In addition, I'm not a lawyer, and I believe laws vary from state to state, but in many cases, I don't think "intent" matters when it comes to child porn. If you have pictures of a naked 15-year-old girl/boy on your computer, you're in deep shit even if you didn't mean for it to be there. Hell, even if it was placed there via a malicious virus or whatever, you're still gonna have to go through a hell of a lot of trouble to convince the powers that be of it. There've been several cases along those lines, with varying results.
The report repeatedly claims that there were no "salacious" photos taken--but the district has also admitted that not all of the photos "could be retrieved" for as-yet unexplained reasons. This doesn't prove anything--but the districts' pattern of lying/changing their story up until now doesn't exactly give any confidence that the mysteriously missing photos aren't "salacious". Perhaps they aren't, but we'll never know, will we?
The bottom line is that they had no way of being sure that activating the camera wouldn't display an underage kid taking a dump, getting out of the shower, getting dressed/undressed, jerking off, having sex, etc etc, which are all things that, you know, people generally do on a daily basis in their own homes, after all.
Hell, even if they'd restricted the remote activation to within the school's network, there's still the possibility of the kids taking the laptop into the school bathroom with them. A much lesser chance of an ut-oh photo, sure, but it's still there.
Again, the instant that they put the phrases "underage teens", "private bedrooms" and "hidden cameras" in the same sentence, they should've run like hell in the other direction.
For that matter, while the nude/sexual stuff is the most obvious concern, it doesn't even have to go that far--would you want people spying on you while you're picking your nose, scratching your ass, or just doing any of the other thousand embarrassing little things that everyone does on a daily basis?
So, again, my personal take is that none of the admin/IT people were "perverts" in the sense of hunting for child porn--but at least a few of them certainly appear to have let themselves be swept up in the "soap opera" feel of the whole thing. Voyeurism doesn't necessarily require nudity or a sexual angle to be wrong, after all.
(title tightened up a bit--and for the infamous "Billy3", no, I didn't do it because I was "shamed" into removing the JAW-DROPPING part, since the report is jaw-dropping; I did it because the "Update" part was making it a bit too wordy).
Update x3: As a counterpoint to Update #2, witness the utterly absurd AP story headline and lede about the report's findings:
There's no evidence a suburban school district used school-issued laptops to spy on students despite its questionable policies and its lack of regard for students' privacy, according to a report issued Monday by attorneys hired by the district.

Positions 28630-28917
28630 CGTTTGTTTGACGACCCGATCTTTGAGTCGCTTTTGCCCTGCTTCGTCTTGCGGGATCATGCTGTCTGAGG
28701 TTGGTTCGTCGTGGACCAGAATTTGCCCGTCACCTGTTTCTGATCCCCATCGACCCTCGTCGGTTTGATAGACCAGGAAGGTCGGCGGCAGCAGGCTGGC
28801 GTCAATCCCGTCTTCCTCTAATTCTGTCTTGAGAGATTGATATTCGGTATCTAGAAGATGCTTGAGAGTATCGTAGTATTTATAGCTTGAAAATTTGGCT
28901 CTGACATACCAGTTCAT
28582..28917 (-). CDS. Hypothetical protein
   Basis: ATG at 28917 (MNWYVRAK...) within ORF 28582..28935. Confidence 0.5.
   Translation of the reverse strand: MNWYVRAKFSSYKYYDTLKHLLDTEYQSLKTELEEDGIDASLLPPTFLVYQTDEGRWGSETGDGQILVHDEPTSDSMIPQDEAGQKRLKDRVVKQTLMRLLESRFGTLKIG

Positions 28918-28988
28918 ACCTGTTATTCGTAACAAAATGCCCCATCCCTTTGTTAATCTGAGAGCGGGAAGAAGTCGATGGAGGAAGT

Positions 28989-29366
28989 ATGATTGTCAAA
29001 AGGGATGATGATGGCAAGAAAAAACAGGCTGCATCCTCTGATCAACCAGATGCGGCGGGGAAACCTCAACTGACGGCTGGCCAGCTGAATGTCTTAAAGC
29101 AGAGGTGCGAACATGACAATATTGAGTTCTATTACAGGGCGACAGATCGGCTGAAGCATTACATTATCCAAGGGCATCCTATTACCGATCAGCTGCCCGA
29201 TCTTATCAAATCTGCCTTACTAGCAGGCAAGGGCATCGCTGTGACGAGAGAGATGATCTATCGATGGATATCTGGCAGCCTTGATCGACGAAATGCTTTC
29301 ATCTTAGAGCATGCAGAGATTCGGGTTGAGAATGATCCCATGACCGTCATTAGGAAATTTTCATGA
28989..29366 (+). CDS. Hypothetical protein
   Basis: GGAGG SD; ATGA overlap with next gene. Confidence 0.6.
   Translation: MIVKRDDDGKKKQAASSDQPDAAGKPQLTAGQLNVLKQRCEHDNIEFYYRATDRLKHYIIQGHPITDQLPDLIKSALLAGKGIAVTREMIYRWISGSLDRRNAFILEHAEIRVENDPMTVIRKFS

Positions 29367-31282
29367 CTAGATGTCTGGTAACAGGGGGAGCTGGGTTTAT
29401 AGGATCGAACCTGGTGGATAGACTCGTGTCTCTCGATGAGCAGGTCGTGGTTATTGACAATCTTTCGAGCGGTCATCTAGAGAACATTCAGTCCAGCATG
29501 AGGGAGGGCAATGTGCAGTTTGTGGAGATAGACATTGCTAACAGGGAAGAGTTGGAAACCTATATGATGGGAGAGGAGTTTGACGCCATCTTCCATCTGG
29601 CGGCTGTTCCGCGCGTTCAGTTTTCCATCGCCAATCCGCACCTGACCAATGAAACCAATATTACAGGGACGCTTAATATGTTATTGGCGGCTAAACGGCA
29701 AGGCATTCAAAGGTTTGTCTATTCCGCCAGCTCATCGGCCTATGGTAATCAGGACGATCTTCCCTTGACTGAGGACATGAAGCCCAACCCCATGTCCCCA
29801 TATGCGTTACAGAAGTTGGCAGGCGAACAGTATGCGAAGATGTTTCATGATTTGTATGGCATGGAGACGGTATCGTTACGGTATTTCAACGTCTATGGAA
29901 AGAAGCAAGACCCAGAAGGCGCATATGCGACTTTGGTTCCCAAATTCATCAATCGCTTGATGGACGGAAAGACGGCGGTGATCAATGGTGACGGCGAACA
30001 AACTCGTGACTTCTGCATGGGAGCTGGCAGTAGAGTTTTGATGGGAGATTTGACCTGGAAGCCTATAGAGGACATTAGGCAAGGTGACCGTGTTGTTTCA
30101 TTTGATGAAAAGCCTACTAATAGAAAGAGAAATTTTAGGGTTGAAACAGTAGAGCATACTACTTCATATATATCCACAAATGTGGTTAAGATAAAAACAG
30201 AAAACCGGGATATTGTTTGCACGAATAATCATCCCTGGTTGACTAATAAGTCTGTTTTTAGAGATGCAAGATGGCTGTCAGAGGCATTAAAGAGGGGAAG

...followed almost immediately by:
The report says Robbins turned in his laptop with a broken screen and was issued a loaner on Oct. 20, but school officials quickly moved to retrieve it due to outstanding insurance fees. So the tracking program was activated from Oct. 20 to Nov. 4 and captured 210 webcam photographs and 218 screen shots, the report said.
Although a technician confirmed on the first day of tracking that the laptop was "now currently online at home," another official in the same department instructed him to keep the tracking on and later told investigators he thought he needed authorization to terminate it, the report said.
On Oct. 30, the report said, a technician saw a computer screen shot that "included an online chat that concerned him." After consulting with a superior, he allowed school officials to look at the images.
Apparently, to the district and the AP, this is a matter of semantics and/or interpretation.
The cameras were only supposed to be used to help recover lost or stolen laptops. The laptop in question was neither lost (they knew where it was) nor stolen (they had issued it as a loaner to the kid--mistakenly, but that's not a case of theft on his part, that's a case of stupidity on their part). Instead, they activated the camera and left it running for two weeks before calling the kid in due to "concerns" they had about something they saw.
On what planet is that not considered "spying"? I guess the angle that the defense is playing is that because they weren't manually timing the camera to take pics whenever there was a naked kid on screen, that somehow means they weren't "spying".
But that's just me...
Update x4: This is only partially on-topic, but for those of you who aren't aware of just how much personal information is already easily available, I just wanted to give a quick example.
About 1 1/2 hours ago, someone visited my own business website. Thanks to the web traffic statistical software that I use, I now know--without requiring any "special" software or taking any measures beyond a few lines of code embedded into my website--the following, at the click of a link:
--I know their IP address (which I won't publish here, for obvious reasons).
--I know that they use Verizon.net as their ISP
--I know they're in Philadelphia, Pennsylvania (Lower Merion is a suburb of Philly)
--I know their Latitude and Longitude
--I know they're running Firefox 5.x on an English-language version of oWindows XP, with a 1024x768 pixel resolution monitor and 32 bit color.
--I know they first visited the site at 1:19:41 pm EST, using the link in my dKos profile to get to my site. They spent 12 seconds on the home page, 139 seconds on my FAQ page, returned to the home page of the site and then went elsewhere, leaving at exactly 1:22:14pm EST.
Is this someone who admirers my diary, or someone who thinks I'm slime for it? No way of knowing, but obviously it was someone who lives in the area of the scandal who wanted to find out more about me, for good or ill purpose.
Now, no one in the web development/design/hosting/sys admin fields will be impressed or surprised by this information, but again, this was gleaned automatically, without making any special efforts. You can imagine what sort of info can be found if someone is really trying (as the LMSD people were doing).
Just some food for thought in todays' "ID-theft/Facebook-privacy-outcry" environment.